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Everything You Need to Know about Keeping Your Brain Happy & Healthy

How well would you say you look after your brain?

It’s very common that we, as human beings, go the gym, partake in runs, eat healthy foods and try to overall look after our bodies to make sure that we don’t get sick, ill or hurt easily. However, considering the amount of effort we put into looking after ourselves, how well would you say you look after your brain? After all, this easier said than done.

Today, we’re going to take a look at several ways you can exercise and look after your brain, helping you to live a happier and healthier lifestyle while boosting your mental functions.

Start Journaling

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One of the best and increasingly popular ways to boost your brain function, as well as releasing built-up stress and anxiety is to start journaling. Whereas a lot of people believe this is simply keeping a diary, journaling is so much more than that.

“While writing (by hand) in itself is an act of using and exercising your brain to put thoughts into physical, writing about your day and your feelings/emotions is a great way to stimulate your brain, in particular, the memory functions and language formation areas” says James Belisle, a Health blogger at Big assignments and Ox essays.

Keep Yourself Hydrated

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According to statistics, the brain is about 73% water, so it’s only natural that making sure you drink enough water in the day is good for your brain. It’s recommended that you drink around 8-10 glasses a day, which for many of us is far fewer than we actually do.

As a bonus tip, try drinking a full of glass of water as soon as you wake up. If you’re sleeping eight hours a night, you can be sure that your body is going to be dehydrated when you wake up, so what better way is there to start the day?

Get Enough Sleep Each Night

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While on the subject of sleep, it’s important that you get enough hours every single night or it can have detrimental effects on your brain. Every night while you sleep, your brain’s memory functions are active, solidifying which memories to keep and store away. This means not enough sleep can drastically contribute to memory loss and even decline in your cognitive abilities.

What’s more, not getting enough sleep leads us to feel terrible and dazed in the mornings, as we all know. These symptoms of sleep deprivation raise stress levels and can affect our personal well-being and our relationships with people in our lives.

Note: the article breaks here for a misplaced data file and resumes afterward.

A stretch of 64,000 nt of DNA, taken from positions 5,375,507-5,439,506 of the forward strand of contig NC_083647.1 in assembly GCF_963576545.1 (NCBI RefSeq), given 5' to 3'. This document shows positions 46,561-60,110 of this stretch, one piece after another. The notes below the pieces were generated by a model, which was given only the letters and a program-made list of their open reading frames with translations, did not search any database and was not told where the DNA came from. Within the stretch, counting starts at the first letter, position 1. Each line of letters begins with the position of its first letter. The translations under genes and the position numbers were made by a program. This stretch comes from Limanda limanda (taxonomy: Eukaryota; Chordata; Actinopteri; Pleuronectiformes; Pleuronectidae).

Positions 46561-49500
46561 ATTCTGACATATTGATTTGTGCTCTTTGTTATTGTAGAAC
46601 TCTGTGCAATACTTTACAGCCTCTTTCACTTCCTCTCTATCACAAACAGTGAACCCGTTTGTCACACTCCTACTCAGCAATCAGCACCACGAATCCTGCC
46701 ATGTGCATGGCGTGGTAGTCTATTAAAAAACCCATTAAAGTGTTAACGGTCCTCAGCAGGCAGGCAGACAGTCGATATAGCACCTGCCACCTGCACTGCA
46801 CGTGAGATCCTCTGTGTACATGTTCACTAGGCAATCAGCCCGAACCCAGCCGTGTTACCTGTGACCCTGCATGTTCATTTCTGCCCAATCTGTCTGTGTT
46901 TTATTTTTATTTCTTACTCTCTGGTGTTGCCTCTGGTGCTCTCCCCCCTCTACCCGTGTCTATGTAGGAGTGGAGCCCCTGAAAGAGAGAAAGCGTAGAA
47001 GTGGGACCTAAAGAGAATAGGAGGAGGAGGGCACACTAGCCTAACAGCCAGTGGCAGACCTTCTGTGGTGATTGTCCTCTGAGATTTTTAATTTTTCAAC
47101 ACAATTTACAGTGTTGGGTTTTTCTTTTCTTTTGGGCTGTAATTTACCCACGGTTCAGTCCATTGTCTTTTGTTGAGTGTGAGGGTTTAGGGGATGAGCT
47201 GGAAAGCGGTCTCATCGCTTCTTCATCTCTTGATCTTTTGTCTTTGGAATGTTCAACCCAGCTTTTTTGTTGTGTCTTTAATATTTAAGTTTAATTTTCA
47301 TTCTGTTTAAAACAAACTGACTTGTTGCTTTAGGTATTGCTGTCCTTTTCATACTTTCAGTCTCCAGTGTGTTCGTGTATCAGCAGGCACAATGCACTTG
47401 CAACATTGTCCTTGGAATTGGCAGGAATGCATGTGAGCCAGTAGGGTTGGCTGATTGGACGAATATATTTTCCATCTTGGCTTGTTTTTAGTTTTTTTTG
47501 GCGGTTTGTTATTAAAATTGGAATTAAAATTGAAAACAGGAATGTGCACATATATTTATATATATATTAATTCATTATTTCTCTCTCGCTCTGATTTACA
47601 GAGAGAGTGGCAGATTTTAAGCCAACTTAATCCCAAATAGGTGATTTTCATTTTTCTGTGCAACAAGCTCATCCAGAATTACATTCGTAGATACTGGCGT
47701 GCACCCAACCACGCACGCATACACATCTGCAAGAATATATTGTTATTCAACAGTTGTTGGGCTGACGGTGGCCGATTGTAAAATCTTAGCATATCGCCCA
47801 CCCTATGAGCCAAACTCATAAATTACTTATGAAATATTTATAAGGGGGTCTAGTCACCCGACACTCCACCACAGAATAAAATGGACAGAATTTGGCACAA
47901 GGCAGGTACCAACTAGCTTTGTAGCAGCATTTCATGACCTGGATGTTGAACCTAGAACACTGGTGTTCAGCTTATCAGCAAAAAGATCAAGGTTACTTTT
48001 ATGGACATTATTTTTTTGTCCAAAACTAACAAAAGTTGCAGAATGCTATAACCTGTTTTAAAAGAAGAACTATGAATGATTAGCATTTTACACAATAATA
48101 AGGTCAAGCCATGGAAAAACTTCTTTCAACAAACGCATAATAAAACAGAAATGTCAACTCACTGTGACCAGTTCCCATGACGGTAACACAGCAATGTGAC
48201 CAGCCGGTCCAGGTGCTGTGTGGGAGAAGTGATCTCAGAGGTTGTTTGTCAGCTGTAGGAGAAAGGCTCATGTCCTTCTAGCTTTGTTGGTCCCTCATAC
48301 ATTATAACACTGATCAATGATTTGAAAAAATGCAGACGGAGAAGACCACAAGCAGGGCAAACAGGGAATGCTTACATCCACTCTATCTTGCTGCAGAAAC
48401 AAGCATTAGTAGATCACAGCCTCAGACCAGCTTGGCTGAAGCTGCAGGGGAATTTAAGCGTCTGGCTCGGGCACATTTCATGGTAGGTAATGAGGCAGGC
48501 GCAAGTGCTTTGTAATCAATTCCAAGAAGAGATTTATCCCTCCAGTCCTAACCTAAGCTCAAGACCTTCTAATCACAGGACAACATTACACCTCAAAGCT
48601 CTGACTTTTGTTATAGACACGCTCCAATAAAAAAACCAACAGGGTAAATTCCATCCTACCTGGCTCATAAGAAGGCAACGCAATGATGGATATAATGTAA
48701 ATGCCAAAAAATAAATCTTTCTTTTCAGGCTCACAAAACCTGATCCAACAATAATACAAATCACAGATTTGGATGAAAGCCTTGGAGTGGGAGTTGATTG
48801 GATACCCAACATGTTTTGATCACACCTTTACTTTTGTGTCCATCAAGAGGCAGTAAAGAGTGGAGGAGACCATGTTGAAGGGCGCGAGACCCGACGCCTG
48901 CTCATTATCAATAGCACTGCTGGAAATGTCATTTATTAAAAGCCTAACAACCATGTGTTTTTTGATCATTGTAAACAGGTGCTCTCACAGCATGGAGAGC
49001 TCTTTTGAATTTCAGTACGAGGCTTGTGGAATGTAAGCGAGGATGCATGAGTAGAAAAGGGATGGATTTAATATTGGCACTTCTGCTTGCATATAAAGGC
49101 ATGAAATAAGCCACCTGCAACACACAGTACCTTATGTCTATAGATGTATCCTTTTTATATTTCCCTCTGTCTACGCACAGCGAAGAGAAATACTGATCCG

Eat Well and Often

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To put it simply, what you eat and drink is the only fuel your body has. So, if you’re just eating bags of crisps and drinking fizzy drinks, relatively low nutritional food, this is the only fuel you’re providing your brain for growing and functioning with. It’s safe to say that it’s not a healthy lifestyle.

However, in addition to eating a balanced diet from all the food groups, it’s essential that you give yourself a variety of foods to sample. This means you’ll be providing your body with a constant and balanced stream of nutrients and energy which allows your brain to work at optimal levels.

Add Variety to Your Life

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The brain thrives off new experiences. If you’re going to work and sitting at home watching TV and scrolling through social media, you’re not adding any form of beneficial information to your brain. In fact, social media can actually damage your brain in several ways.

“When you’re thinking of things to do with your life, try to spice things up by treating yourself to something different. This could be whatever you want it to be, from cooking a new dish from a recipe book, reading a new book, trying a new exercise or even joining a club that you never thought you would have” explains David Clifford, a lifestyle writer at Academized and top assignment writing services in New South Wales.

Minimise Stress in Your Life

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Stress is simply the body producing a natural chemical known as cortisol. Traditionally, cortisol was released into the body in ‘fight-or-flight’ situations, forcing the brain to kick into 5th gear to make quick decisions in order to survive.

However, human beings no longer use this feature of their body very often and instead we find ourselves feeling stressed at work, with our relationships and with ourselves.

Flooding the brain, and body, with cortisol, is dangerous and has been proven by Harvard studies to actively kill brain cells, reduce the physical size of the brain and results in many physical conditions, such as diabetes, high blood pressure and can even weaken your immune system.

Written by Nora Mork

Nora Mork is a content writer and editor at Paper Fellows. She enjoys doing yoga, reading, hiking and writing stories for websites, such as Marketing writing and Essay writing help.

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